A*s in Fear, Misery and Self Harm: An Article by Allison Pearson

Three years ago, my daughter opened her GCSE results and promptly burst into tears. Had she failed a subject she was hoping to take at A level? No, she had “only” got 5A*s and 5As. If you think that sounds crazy then, strictly speaking, you are correct, but chances are you don’t have a teenager of your own. Craziness is where the young live now. Yesterday, I asked my girl what she thought lay behind the epidemic of mental health problems in young people. “You can never be good enough,” she shrugged. “I got really solid GCSEs but they could have been better. It’s not just academic work, it’s everything. Kids my age spend an average of eight hours a day online and 80 per cent of advertising features the female body, always perfect looking, so pretty much the whole time you know you’re not good enough.”

“Could do better” used to be the laconic teacher’s scrawl on a sub-standard essay; now it’s the self lacerating mantra of our children during what are supposed to be the best years of their lives. A survey by the World Health Organisation in 2014 revealed that a fifth of 15-year-olds in England said they had self harmed in the past twelve months. That finding bore out anecdotal evidence I had heard from other parents and teachers. Like my daughter’s tutor in the sixth form who suggested that her persistent stomach complaint might have a psychological cause. I was taken aback. “Do you really think so?,’ I asked dubiously.

“Probably a third of the year are suffering from depression, anorexia or self harming,” he replied.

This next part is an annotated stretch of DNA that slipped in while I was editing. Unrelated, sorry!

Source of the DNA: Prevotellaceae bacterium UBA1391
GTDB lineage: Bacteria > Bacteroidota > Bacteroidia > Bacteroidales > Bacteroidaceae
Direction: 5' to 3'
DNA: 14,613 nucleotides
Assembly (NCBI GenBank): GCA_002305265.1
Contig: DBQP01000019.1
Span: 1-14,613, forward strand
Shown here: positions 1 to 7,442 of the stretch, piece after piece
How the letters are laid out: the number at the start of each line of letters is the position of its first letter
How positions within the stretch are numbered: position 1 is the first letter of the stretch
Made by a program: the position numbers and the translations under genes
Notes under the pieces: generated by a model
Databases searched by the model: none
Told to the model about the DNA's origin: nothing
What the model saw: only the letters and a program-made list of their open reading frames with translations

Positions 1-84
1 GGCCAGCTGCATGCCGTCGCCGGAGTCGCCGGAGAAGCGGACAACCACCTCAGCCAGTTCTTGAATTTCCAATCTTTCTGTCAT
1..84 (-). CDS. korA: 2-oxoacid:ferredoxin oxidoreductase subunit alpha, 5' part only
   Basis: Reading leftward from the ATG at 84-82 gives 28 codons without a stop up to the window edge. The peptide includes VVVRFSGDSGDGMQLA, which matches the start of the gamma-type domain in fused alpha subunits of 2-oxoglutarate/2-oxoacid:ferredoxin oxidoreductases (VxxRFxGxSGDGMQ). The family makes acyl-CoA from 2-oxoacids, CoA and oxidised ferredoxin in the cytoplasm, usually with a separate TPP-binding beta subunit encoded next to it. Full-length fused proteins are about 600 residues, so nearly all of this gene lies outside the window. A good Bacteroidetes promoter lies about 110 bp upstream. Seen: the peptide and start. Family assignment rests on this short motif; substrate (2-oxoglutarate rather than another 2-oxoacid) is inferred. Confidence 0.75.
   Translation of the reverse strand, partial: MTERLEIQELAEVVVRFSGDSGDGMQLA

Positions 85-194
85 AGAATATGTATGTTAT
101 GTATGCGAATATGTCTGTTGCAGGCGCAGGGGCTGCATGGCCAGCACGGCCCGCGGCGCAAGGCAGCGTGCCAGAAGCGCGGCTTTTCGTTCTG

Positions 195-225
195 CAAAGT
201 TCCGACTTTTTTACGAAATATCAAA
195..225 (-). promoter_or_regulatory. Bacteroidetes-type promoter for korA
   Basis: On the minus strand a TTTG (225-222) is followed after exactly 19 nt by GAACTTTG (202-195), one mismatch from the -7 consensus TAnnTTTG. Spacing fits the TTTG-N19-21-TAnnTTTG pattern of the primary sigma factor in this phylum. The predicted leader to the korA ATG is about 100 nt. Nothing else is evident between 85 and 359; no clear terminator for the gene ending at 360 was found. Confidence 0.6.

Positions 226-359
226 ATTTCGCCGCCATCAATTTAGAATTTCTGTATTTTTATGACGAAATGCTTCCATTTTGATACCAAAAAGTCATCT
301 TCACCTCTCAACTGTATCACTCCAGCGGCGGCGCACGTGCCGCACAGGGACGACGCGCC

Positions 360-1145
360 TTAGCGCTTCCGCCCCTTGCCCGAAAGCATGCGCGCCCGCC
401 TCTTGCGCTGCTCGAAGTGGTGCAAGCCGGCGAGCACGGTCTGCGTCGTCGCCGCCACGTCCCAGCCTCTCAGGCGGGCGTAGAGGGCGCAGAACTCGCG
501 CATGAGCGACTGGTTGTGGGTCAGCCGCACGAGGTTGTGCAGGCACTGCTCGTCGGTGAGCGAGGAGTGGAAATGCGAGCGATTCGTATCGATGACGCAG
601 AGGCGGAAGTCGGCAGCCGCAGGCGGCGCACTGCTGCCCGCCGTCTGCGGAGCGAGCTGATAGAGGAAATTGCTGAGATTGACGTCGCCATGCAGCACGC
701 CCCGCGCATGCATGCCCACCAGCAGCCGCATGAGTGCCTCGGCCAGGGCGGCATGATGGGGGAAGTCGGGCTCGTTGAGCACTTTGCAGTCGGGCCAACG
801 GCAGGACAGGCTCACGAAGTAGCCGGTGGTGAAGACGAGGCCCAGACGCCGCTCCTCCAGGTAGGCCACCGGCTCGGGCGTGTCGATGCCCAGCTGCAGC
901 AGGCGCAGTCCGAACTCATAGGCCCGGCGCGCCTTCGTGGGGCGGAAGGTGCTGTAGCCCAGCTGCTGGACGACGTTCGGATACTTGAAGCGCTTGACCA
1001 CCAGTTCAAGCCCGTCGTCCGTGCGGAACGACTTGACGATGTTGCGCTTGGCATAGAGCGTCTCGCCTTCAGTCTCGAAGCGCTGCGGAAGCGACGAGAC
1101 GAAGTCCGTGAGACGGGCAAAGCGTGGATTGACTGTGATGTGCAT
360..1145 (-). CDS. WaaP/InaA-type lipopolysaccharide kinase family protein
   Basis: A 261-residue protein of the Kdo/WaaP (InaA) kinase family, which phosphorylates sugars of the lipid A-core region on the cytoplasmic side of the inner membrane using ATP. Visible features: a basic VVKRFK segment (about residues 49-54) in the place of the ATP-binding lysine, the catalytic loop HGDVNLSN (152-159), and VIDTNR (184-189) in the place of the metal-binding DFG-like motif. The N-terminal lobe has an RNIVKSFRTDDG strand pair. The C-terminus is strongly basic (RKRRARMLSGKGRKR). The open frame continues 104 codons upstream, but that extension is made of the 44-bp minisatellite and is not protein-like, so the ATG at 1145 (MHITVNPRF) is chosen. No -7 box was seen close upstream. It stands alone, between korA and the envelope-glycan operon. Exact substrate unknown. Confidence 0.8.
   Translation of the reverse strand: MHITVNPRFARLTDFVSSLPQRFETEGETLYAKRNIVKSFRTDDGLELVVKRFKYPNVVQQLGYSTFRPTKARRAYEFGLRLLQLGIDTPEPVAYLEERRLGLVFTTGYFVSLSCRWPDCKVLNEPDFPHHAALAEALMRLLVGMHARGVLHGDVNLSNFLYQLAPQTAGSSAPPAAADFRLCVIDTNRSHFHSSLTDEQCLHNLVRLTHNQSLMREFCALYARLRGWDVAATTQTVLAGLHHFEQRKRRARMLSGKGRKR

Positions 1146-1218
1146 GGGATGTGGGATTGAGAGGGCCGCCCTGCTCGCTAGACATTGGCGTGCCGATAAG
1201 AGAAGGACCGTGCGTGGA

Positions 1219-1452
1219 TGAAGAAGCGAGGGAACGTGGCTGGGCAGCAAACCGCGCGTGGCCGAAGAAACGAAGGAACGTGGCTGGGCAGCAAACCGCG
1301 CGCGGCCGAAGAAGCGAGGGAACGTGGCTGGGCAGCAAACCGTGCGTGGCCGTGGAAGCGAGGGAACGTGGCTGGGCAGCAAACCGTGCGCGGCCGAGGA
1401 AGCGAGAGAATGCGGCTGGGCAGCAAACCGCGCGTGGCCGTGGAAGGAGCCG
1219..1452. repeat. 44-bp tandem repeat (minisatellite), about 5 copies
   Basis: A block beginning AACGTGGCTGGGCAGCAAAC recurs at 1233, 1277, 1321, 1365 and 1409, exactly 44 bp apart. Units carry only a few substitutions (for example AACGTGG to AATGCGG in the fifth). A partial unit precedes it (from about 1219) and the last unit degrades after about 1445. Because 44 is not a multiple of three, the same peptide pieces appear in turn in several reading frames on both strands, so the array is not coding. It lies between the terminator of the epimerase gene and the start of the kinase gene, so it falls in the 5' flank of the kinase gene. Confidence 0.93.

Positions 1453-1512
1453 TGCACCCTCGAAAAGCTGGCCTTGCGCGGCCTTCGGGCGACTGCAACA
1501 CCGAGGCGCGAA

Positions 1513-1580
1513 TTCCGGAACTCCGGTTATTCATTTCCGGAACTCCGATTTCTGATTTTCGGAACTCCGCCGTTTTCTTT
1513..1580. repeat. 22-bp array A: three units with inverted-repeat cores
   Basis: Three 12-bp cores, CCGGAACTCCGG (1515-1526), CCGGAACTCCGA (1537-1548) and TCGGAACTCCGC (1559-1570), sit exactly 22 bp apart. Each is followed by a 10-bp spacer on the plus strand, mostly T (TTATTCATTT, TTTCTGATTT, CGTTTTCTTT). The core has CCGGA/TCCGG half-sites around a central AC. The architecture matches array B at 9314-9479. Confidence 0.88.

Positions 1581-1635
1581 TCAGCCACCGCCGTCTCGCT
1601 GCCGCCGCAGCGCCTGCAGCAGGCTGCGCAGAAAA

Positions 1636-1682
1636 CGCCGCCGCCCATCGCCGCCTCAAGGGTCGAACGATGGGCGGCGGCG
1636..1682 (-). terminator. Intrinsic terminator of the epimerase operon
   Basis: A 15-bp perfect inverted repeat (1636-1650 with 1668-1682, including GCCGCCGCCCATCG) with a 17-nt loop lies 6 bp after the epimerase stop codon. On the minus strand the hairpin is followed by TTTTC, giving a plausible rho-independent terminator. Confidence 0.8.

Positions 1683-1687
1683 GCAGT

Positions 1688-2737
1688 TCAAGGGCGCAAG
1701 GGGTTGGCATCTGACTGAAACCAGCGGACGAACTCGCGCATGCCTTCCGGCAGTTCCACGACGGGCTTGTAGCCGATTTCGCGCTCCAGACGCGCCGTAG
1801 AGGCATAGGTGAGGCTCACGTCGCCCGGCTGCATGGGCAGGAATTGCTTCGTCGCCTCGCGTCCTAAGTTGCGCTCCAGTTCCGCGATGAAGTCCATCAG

The news was deafening. My daughter’s state school was rightly proud of its exam results, but it struck me as quite well-balanced compared to the London hothouses attended by friends’ children. Schools like the bluestocking academy where two girls who had a nervous breakdown and anorexia respectively sat their GCSEs while they were sectioned in a psychiatric unit. (Now that’s what I call a sick note.) Then I thought of an acquaintance and her daughter I had bumped into in the street. As the woman babbled happily about how hard Jessica was working for her Oxford place, I tried not to gape at the girl herself. She looked like she had come out of Belsen; sunken eyes, a beard of white down on her bird face, a tiny coat three sizes too big for her. Jessica looked more likely to be heading for an early grave than Balliol. Was the mother out of her mind? What fever of vicarious ambition possessed her that exam results were more important than her child’s health?


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